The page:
Once I worked at a cinema that suddenly began paying some of its employees less than minimum wage. After management dismissed my concerns and the government said I couldn’t do much because “the cinema was working to resolve the problem,” I wrote a small angry essay on the employee ticket scanner. It didn’t do anything but severely anger the managers when they found out about it, but it made me, and the other staff who read it feel a little better. The Doomslayer does so much more.

Work Like Hell

In the beginning of the Doom Eternal demo from QuakeCon and E3 this year, the Doomslayer walks out into an office space on a demonically besieged orbital cannon. The employees of the UAC are scrambling to try and control the situation, which is rapidly unravelling around them. At one point, one member of staff calls out that management “wants us to let them through”, allowing the demons to travel beyond their perimeter and seemingly make their way to Earth. It’s an absurd suggestion, and it seems like the staff on this platform aren’t going to listen to it. 

But that’s all they can do. The UAC is a terrible company, ignoring humanity in a very literal sense to make pacts with hell itself, but the company is still run by humans. Humans who might disagree with the policy, but can do little to change it. Instead, they, like the rest of us, stage a tiny moment of defiance and attempt to keep the cannon running when they know it won’t make a difference in the larger scale of things.

And in that moment Doom Eternal reflects us. Outside of the game, we’re the peons working for unknowably vast companies that make inhumane policy decisions for money and power, performing tiny acts of rebellion where we can, and hoping these little moments of defiance are enough to help someone else.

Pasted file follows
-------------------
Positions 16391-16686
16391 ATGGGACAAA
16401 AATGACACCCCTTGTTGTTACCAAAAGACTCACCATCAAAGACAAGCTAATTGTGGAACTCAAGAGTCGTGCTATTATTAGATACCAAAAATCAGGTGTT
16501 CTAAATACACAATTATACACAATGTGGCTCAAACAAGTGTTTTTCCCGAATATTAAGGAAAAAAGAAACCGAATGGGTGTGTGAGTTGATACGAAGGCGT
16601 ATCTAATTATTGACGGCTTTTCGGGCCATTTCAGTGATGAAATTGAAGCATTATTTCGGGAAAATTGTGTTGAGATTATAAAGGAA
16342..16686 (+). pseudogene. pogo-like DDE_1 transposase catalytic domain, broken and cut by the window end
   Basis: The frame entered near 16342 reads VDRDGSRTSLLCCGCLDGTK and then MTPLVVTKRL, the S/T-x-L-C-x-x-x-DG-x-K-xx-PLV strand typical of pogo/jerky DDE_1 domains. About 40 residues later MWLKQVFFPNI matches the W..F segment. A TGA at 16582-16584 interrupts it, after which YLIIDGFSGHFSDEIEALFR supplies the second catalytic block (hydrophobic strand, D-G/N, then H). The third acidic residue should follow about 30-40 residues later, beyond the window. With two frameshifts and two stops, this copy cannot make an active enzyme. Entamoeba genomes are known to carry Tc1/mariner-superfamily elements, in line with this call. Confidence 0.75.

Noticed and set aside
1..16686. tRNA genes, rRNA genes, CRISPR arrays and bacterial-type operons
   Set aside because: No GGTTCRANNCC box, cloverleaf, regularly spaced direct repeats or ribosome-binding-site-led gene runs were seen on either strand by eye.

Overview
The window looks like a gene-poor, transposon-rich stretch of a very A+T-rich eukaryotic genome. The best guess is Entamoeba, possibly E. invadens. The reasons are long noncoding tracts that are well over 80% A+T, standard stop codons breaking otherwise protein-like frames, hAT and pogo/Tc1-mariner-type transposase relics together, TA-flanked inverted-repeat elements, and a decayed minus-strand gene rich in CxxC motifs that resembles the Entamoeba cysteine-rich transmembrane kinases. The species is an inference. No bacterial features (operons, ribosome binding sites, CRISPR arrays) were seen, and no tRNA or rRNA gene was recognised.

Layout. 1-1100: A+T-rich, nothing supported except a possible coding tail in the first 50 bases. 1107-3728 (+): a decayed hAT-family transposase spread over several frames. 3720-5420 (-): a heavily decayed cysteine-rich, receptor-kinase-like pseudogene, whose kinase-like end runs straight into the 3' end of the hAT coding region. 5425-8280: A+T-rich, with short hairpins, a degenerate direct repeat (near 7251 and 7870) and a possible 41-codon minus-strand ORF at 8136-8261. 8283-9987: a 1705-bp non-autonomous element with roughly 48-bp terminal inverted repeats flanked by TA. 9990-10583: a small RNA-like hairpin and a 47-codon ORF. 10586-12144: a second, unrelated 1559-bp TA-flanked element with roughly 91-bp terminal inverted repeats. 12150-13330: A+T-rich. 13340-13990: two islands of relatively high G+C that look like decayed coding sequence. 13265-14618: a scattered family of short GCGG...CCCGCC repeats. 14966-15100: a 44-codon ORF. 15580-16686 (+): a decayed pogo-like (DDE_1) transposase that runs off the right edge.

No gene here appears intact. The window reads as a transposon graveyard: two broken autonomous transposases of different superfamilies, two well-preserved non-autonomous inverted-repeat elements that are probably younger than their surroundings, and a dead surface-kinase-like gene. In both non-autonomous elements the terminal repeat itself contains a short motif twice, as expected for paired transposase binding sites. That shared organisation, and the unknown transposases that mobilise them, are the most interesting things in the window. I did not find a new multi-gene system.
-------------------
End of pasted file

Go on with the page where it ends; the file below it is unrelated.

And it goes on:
But in this same scene Doom Eternal reminds us who we are in the game: the Doomslayer. We don’t care what management wants, and we don’t have to worry about unfair disciplinaries, suspensions, or our hours being slashed. The Doomslayer walks through that office with all the swagger and arrogance of a person without someone to answer to, and for once we get to feel it. A moment later you’re dashing across the external walls of the gun platform, slaying the demons that management wants to let pass. And that’s the real power fantasy here. Anyone can shoot a demon, but so few of us ever get to properly defy our employers.

Slaying In The Gig Economy

Technically the Doomslayer might not be an employee of the UAC, but he’s treated like one. Like the large companies of today, The Doomslayer is treated like an employee, with enough legal distinction to avoid calling him one. Hayden was the one to revive him after all, and he spent most of Doom 2016 ordering him around. Dedicated fans have even found links between the Doomslayer and the Marine from Doom 3, an actual employee of the UAC who eventually gets to kill his demonic boss. Doom gives the player a chance to stand up the unfair practices and dehumanising treatment of the bosses and companies so many of us have had to work under at some point.

We’ve all felt trapped in a bad job, doing something we aren’t proud for people we don’t like. And we’ve all daydreamed about giving the boss, the manager, or whoever is in charge a piece of your mind. We’ve wanted to march away from work when ordered to do something we disagree with. We’ve wanted to laugh in the face of the manager screaming at us, because we can see how much they’re enjoying it, and how trivial the crime was. But we can’t, because we need that job. Instead we knuckle down, do what we can get away with and continue to imagine how fulfilling it would be tell our boss what we really think of them. Doom Eternal lets you live that fantasy, at least digitally. It even lets you kill some demons too, which is nice, but nowhere near as satisfying.

About the Author

Rosh Kelly